‘If you’re not wearing a tie, you’re not getting in’

Google’s decision to begin enforcing JavaScript for logins has been met with equanimity by security researchers.

The move – announced by Google on Wednesday and timed to coincide with Halloween and the end of October’s Cybersecurity Awareness Months month – is designed to allow more security checks during the sign-in process.

“We’ll now require that JavaScript is enabled on the Google sign-in page, without which we can’t run this assessment,” the company explained in a blog post.

“Chances are, JavaScript is already enabled in your browser; it helps power lots of the websites people use everyday.”

Professor Alan Woodward, a computer scientist at the University of Surrey, explained that the move is only really likely to affect Tor browser users.

“JavaScript is usually disabled to prevent any client-side processing – cryptojacking and the like – or to prevent the page from gathering more data about the user. That’s why Tor browser disables all scripts. Some browsers have functionality that allow all sorts of other private data to be harvested.”

He added: “Having to have JavaScript enabled will be a bit of a danger, as once you enable it, you enable it. It can be used for good as well as apparently innocent things such as logins. I suspect it’s more about fingerprinting people and preventing incognito mode from hiding too much about you.

“It does mean that anyone using browsers with scripts disabled (Tor browser can have it enabled but as soon as you do that you may as well not bother using Tor).”

“Most users actually complain when scripts are disabled as many of the nice features they like (everything from rollover effects to drawing in third party content) so I doubt it will affect most users but for anyone with privacy concerns or possibly security concerns, they simply won’t log in,” he said.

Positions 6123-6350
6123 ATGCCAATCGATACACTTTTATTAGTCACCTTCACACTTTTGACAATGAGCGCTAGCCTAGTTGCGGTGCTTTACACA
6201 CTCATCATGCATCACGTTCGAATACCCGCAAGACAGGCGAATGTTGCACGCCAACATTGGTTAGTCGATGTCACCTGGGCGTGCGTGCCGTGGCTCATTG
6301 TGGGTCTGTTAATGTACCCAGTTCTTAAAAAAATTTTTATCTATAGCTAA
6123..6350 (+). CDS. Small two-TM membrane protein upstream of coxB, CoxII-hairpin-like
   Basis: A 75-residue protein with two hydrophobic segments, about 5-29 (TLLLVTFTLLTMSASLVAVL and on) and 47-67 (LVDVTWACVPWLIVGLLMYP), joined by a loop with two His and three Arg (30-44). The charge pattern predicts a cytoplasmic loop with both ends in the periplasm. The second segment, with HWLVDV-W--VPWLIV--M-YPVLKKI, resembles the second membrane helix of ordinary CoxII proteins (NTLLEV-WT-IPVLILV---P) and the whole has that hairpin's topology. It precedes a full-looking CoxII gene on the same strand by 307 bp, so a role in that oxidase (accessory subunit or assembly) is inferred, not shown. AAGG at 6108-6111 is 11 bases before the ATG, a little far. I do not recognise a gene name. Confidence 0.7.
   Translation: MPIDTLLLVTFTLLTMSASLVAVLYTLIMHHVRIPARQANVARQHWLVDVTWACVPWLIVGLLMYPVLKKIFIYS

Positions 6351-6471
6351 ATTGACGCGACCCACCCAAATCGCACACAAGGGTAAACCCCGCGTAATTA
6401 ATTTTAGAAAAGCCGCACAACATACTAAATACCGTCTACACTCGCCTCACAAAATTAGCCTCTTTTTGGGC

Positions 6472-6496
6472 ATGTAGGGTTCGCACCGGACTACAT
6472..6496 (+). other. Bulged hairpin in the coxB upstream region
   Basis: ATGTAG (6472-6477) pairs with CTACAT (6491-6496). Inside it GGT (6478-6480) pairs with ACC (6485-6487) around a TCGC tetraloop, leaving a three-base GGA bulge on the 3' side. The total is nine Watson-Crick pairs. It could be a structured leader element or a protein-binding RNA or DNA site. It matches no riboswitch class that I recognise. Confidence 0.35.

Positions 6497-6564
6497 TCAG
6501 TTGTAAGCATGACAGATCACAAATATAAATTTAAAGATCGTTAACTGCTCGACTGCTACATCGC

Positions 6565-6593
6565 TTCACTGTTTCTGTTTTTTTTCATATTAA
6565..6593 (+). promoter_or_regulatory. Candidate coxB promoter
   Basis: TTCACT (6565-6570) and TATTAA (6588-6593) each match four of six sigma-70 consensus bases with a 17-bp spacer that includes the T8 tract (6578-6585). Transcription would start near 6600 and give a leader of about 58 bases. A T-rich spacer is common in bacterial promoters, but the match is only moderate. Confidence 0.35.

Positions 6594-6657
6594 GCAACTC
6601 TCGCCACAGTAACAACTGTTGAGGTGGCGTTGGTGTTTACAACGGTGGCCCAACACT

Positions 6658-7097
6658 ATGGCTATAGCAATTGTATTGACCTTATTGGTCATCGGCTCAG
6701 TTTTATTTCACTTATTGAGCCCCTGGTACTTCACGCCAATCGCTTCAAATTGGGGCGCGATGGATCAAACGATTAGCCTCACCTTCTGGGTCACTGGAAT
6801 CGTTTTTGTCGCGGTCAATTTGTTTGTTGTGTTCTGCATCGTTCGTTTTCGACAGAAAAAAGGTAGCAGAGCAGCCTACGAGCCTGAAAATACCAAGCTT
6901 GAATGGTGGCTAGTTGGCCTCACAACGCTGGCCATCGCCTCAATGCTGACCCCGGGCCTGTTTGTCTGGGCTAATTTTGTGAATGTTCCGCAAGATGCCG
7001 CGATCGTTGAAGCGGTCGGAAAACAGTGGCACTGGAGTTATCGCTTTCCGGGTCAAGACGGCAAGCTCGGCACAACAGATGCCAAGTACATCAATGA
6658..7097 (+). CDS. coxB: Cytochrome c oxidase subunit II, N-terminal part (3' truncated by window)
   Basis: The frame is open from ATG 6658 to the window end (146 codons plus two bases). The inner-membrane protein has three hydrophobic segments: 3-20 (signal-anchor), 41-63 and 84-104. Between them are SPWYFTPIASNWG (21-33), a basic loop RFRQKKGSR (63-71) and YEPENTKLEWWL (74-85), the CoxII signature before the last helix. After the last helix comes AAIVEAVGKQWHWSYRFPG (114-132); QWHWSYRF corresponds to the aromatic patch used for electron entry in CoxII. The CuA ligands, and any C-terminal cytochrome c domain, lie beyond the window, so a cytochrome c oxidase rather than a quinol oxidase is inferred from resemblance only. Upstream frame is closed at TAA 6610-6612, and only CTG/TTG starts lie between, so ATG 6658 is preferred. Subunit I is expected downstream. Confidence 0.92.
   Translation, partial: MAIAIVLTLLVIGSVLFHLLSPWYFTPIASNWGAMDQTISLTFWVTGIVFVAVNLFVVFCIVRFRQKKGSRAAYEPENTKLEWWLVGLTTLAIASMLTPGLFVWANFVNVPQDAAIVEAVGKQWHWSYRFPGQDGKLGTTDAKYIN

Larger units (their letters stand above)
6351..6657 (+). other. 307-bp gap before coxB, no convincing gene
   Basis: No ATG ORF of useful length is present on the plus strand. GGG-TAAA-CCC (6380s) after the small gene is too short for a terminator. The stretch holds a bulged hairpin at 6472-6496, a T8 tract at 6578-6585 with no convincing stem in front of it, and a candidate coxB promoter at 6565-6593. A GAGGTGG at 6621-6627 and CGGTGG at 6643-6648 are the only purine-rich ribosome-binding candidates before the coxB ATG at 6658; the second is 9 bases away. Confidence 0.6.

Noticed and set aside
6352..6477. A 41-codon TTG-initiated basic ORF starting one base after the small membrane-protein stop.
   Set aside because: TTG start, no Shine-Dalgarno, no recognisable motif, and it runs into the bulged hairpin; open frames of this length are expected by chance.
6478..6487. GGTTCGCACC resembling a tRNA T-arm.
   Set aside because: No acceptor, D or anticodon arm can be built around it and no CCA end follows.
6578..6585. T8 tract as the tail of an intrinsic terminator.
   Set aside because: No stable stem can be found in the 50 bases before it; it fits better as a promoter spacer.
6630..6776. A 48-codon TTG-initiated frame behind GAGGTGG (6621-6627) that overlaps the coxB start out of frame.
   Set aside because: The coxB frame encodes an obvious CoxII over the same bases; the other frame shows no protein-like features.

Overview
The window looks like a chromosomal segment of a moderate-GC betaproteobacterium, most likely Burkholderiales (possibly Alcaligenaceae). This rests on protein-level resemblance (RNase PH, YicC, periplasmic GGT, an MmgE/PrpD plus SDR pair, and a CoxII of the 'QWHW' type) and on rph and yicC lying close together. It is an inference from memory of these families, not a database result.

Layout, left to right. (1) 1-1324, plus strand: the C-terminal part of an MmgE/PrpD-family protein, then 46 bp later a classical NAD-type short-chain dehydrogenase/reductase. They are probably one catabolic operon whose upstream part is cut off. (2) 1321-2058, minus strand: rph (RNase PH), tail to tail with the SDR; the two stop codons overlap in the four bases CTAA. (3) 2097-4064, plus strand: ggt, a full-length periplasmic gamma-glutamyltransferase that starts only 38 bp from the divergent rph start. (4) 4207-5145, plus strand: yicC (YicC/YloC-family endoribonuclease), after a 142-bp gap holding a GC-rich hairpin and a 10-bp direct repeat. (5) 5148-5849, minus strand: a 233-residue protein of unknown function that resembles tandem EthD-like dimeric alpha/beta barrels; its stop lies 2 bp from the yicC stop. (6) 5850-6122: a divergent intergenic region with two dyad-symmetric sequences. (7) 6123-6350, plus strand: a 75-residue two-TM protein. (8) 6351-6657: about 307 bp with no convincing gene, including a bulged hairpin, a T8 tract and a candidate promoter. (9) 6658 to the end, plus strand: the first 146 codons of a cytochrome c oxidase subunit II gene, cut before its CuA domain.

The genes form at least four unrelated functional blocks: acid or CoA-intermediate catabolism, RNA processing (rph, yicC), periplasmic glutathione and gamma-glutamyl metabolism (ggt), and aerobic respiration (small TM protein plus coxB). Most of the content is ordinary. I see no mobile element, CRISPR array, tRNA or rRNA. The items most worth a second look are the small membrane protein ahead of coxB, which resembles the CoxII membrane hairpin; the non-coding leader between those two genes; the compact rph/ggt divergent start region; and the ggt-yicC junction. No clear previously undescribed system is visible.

Security researcher Troy Mursch was even more sanguine about Google’s move to enforce JavaScript for logins, arguing that, if anything, the move might be overdue.

“I’m surprised they didn’t do it sooner, to be honest. Outside of Tor browser users, I not aware of anyone that runs their browser with JavaScript completely off. This will break critical functionality of most sites that require user interaction,” Mursch told The Daily Swig.

“We’ve seen plenty of malicious use cases of JavaScript with recent Magecart campaigns, and before that cryptojacking. It would be nice if Google could help with the security concerns of JavaScript (and WebAssembly) – but that’s unfortunately out of scope for most browser makers,“ he added.

Chris Boyd, a security researcher at Malwarebytes, said that insisting on JavaScript for logins is a rational move for Google and beneficial, at least for mainstream users.

“Keeping JavaScript enabled is a small price to pay for the usefulness the various sign in security tools Google provides,“ Boyd explained. “If someone is really concerned about enabling it in their browser, they can always use it exclusively to sign into their Google account and disable it at all other times.”

“This is only really a problem if we ignore the fact that the browser user is not being stopped from being flexible with their JavaScript use, or anything else for that matter.

He added: “Only incredibly security conscious people are likely to be affected by this due to concerns about general JavaScript exploits, and will have the technical know how to enable/disable as required. Everyone else probably has JavaScript enabled by default anyway, and wouldn’t understand what all the fuss is about,” he concluded.